• Social status of MP and/or their family — If you’re a missing boy scout or pregnant housewife, you’re much more likely to become a media darling than, say, a prostitute or a drug addict.
  • Circumstances of disappearance — Runaways and family abduction cases rarely, if ever, receive national attention. People who simply drop off the face of the earth, with no clues one way or another, also tend to get ignored. On the other hand, an obvious stranger abduction (with witnesses) is riveting and tends to draw a lot of interest.
  • Gender — Female missing people get more press. If it’s a very young kid, gender doesn’t matter as much. With adults, though, women have a definite edge.
  • Age — The younger, the better. Little kids get a lot of attention, teenagers less so, unless there’s clear evidence they didn’t run away. Young adults, particularly women in their twenties, get attention. If the MP is over forty, their chances of drawing a lot of news drop precipitously.
  • Social connections of MP and their loved ones — If the MP or their family has a lot of social connections who will help them, like if they belong to a big church, they are more likely to get attention because they have more people to advocate for them. If the missing person is related to someone famous, more to them.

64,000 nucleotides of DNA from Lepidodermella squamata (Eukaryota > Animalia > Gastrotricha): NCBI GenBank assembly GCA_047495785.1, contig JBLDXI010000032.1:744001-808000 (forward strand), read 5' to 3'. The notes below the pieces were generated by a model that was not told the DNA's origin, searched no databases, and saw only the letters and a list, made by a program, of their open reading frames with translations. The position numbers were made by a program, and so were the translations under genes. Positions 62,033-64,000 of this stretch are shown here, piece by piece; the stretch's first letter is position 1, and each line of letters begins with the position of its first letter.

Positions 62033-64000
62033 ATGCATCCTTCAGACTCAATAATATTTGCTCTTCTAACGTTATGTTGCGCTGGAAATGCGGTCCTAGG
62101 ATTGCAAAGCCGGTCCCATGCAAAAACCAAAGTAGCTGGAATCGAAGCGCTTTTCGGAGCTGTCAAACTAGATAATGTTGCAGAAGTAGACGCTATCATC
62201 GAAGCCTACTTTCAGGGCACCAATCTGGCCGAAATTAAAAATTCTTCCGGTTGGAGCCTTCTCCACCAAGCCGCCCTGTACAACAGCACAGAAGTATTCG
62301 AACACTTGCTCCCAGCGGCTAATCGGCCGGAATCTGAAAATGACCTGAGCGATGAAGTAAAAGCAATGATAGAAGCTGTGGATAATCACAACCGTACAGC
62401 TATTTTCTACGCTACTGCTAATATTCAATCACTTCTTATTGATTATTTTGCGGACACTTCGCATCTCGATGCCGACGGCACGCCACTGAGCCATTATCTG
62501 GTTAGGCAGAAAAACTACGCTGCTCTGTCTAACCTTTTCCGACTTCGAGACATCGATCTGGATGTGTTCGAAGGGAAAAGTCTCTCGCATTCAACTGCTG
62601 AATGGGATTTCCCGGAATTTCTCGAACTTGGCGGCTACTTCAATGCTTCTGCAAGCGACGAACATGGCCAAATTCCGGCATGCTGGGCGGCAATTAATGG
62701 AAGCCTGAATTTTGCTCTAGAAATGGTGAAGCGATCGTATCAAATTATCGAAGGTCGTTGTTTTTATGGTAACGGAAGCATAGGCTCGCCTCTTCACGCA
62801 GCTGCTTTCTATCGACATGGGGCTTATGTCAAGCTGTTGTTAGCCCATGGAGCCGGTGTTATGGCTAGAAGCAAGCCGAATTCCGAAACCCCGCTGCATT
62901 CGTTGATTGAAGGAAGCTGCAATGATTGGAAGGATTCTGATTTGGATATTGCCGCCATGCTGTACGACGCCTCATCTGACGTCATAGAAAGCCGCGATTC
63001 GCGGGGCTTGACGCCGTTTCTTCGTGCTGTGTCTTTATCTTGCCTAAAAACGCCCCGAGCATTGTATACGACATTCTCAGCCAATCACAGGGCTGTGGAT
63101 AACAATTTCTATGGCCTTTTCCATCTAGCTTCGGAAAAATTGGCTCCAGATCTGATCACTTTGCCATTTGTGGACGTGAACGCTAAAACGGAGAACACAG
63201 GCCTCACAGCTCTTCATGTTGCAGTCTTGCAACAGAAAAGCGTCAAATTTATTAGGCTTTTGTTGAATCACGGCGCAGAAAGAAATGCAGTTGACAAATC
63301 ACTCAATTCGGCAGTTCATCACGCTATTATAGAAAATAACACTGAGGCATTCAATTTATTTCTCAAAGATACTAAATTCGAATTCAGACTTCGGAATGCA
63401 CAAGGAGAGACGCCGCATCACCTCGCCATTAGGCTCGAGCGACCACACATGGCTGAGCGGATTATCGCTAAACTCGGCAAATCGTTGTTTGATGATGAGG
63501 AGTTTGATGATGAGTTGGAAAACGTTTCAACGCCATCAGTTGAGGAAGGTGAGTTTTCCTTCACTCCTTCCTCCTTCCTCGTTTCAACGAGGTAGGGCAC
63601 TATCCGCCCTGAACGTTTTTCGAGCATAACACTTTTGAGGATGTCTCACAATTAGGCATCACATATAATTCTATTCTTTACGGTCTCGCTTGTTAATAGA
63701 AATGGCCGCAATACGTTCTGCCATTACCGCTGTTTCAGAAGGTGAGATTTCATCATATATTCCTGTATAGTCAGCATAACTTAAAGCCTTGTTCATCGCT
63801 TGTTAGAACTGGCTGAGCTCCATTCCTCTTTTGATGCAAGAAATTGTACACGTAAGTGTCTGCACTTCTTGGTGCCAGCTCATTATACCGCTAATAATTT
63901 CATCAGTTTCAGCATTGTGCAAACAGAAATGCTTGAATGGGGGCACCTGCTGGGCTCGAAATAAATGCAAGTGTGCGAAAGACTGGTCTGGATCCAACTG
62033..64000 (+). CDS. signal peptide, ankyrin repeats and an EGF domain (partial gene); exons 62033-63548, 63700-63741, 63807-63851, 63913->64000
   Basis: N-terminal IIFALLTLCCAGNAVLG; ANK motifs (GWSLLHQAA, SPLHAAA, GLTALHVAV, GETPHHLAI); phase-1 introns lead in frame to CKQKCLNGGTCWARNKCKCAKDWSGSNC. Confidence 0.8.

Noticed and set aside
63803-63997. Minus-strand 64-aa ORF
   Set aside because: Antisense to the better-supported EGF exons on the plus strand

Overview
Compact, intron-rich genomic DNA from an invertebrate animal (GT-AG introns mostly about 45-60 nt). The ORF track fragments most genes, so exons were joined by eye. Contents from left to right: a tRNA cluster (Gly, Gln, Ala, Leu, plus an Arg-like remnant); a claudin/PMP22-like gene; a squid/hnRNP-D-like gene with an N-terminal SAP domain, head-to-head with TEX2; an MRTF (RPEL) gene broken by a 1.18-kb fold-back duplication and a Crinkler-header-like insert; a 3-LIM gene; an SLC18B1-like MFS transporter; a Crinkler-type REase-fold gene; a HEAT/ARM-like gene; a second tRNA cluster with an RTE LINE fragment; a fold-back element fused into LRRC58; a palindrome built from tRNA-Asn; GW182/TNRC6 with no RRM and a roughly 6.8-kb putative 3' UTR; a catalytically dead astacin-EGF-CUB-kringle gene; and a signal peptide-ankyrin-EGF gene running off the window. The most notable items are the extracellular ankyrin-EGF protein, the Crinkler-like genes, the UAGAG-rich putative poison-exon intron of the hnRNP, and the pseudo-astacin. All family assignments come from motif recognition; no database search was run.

The most common demographic of missing people is a black adult male. I read somewhere that black men make up something like one-third of all adults reported missing in America. But how often do you see them on Nancy Grace?

Two major missing person cases that drew worldwide attention are Laci Peterson and Elizabeth Smart, both of whom disappeared in 2002.

Their stories captivated the United States and made the news abroad as well. One ended happily, the other not: Elizabeth turned up alive and well in the company of a pair of loons who’d been holding her captive for months. Laci’s body, and that of her unborn child, were found floating in the Pacific Ocean, and her husband was convicted of two counts of murder.

Both Laci and Elizabeth had many factors that made them become missing person media darlings. Both were Caucasian, female and quite attractive. Both were young — Laci was 32 27, and Elizabeth just 14. Laci came from a comfortably middle-class family, and Elizabeth’s parents were wealthy and could afford to hire a publicist for her. Both families were considered very respectable and there was no indication of trouble in Laci or Elizabeth’s backgrounds. As for the circumstances of disappearance: Elizabeth was abducted at knifepoint from her bed in the middle of the night. (Her sister witnessed this; otherwise it’s likely Elizabeth would have been written off as a runaway.) Laci, who was seven months pregnant, vanished without a trace on Christmas Eve. Nobody witnessed anything, but right away people assumed something terrible must have happened to her — it seems highly unlikely that a pregnant woman would choose to walk out of her life at Christmas.